Ghostwriting can be a lucrative business if you know how and where to look for work. According to Marcia Layton Turner, founder and executive director of the Association of Ghostwriters, there are plenty of opportunities for ghostwriting work, and she has some advice for how to find it.
Approach Acquisitions Editors or Literary Agents
An author's book editor or literary agent often finds and suggests a ghostwriter. This happens when the author has a solid platform or a great idea for a book, but he doesn't have the time or the skill to write it. Many seasoned ghostwriters tend to rely on editors and agents as sources of new business.
Look to the Source
Many potential ghostwriting clients are going the self-publishing route rather than signing with major publishers. For example, entrepreneurs who want to self-publish a book to market their businesses typically look for ghostwriters. Connect yourself with self-publishing services and gurus who might be in a position to recommend your services directly to authors.
Hobnob With Fellow Ghostwriters
Only inexperienced writers see colleagues as competition. The truth is that there's plenty of work to go around, and fellow ghostwriters can be an excellent source of work. Get to know them, pay attention to their specialties, and tell them about yours. Then send projects their way if they aren’t right for you.
The more work you refer elsewhere, the more likely you are to be on the receiving end of referrals that are more in line with your interests and expertise. In other words, your "competition" will return the favor. You can find other ghostwriters through organizations and conferences.
Become Affiliated With an Agency
You might affiliate yourself with an agency if you're an established author with good credentials. An agency takes a commission for not only connecting ghostwriters with authors, but for managing the author-ghostwriter relationship. They'll establish contractual parameters, and negotiate and manage the payments.
Agencies tend to vet their ghostwriters fairly strictly. For example, Gotham Ghostwriters in New York City generally works with high-profile clients, and they screen their writers accordingly.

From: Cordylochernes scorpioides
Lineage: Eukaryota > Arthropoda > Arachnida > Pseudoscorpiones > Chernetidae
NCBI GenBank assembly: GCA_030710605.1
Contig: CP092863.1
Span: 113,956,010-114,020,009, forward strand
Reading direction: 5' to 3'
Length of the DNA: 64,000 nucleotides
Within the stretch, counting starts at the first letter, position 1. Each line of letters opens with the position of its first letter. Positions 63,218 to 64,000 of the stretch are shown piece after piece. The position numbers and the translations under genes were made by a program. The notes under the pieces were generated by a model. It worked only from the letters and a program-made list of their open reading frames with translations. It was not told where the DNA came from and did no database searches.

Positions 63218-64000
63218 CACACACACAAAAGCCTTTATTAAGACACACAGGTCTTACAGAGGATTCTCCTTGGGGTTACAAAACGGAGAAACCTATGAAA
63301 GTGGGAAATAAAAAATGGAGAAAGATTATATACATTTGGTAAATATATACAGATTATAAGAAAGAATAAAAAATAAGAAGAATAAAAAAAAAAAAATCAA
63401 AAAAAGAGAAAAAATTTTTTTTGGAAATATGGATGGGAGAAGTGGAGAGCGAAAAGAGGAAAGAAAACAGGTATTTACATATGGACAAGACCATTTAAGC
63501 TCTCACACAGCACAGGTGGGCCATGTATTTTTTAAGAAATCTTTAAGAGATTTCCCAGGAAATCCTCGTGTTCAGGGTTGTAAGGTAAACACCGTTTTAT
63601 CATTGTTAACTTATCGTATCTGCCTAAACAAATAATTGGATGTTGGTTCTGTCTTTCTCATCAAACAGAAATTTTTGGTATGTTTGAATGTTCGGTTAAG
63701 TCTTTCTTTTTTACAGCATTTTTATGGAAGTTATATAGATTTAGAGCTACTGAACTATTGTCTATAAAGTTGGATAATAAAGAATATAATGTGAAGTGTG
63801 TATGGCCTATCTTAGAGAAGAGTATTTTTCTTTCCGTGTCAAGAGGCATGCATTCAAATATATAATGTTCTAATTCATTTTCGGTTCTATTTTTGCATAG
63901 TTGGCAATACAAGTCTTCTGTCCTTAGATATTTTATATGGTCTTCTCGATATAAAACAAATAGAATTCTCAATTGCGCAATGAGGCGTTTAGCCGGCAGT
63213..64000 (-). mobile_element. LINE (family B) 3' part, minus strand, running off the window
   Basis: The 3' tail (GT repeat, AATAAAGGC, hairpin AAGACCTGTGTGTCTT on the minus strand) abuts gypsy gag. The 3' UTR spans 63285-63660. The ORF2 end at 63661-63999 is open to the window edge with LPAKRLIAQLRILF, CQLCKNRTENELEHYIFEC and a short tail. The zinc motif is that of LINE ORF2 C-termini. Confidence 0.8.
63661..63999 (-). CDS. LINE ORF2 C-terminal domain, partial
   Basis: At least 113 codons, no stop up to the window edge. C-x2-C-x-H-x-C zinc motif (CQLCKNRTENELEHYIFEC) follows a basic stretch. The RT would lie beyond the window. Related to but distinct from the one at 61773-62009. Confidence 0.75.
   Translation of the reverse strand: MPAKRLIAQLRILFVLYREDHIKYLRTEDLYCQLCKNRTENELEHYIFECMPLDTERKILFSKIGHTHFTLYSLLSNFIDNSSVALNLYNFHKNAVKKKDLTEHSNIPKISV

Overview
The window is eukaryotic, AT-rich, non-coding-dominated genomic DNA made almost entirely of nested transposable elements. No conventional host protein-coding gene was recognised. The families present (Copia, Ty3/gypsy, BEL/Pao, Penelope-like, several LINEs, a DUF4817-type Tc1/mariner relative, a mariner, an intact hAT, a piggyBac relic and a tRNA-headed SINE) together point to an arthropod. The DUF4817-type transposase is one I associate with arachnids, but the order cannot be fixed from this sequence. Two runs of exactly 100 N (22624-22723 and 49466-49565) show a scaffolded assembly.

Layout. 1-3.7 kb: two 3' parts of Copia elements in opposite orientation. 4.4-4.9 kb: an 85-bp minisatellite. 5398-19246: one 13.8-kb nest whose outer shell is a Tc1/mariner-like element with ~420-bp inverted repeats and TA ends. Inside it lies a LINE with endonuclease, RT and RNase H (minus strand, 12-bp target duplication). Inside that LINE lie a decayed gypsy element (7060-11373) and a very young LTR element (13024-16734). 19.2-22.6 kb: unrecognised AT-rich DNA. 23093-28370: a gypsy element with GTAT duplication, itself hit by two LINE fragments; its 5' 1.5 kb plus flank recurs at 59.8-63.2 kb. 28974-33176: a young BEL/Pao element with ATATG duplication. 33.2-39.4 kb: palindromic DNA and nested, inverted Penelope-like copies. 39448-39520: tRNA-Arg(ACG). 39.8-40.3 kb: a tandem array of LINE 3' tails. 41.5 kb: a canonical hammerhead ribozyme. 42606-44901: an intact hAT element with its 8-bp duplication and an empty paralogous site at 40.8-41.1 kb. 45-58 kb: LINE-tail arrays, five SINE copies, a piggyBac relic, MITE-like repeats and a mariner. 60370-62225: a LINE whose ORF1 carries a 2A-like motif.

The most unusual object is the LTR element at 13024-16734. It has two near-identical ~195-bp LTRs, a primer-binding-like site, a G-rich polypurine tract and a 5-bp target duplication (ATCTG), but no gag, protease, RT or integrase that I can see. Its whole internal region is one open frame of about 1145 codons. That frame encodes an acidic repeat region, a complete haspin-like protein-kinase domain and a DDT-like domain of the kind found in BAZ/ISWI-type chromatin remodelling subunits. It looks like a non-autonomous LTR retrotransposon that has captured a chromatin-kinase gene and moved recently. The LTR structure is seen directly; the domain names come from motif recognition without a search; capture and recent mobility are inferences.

Expand Your Market
Writing books and book proposals account for a large portion of ghostwriting projects, but they're not the only works that use ghostwriting services. They're not the only available source of ghostwriting income.
Ghostwriters are also hired to write blogs, craft tweets and Facebook posts, and otherwise manage social media accounts. They write white papers, articles, and speeches—even memos and correspondence. Anything that someone else might be asked to write can be ghostwritten.
Reach out to marketing firms or public relations agencies for non-book projects.
Leverage Your Previous Experience
This is especially true if you're an established writer breaking into ghostwriting. Without actual ghostwriting experience, you can show you might be right for a ghostwriting job because of your writing skill plus your in-depth knowledge of a market or your extensive social media expertise.
Make Yourself Visible
Don't forget to use good old-fashioned word of mouth, as well as your online and offline social networks. Make sure everyone knows you're a ghostwriter. That casual acquaintance from the PTA or the executive in line next to you in the deli might just be in need of someone to author her book or another project.
Marcia Layton Turner has authored, co-authored, or ghosted nearly 30 non-fiction books…and articles like this one. She currently earns the bulk of her income from ghostwriting books for entrepreneurs and senior executives and is the founder and executive director of the Association of Ghostwriters.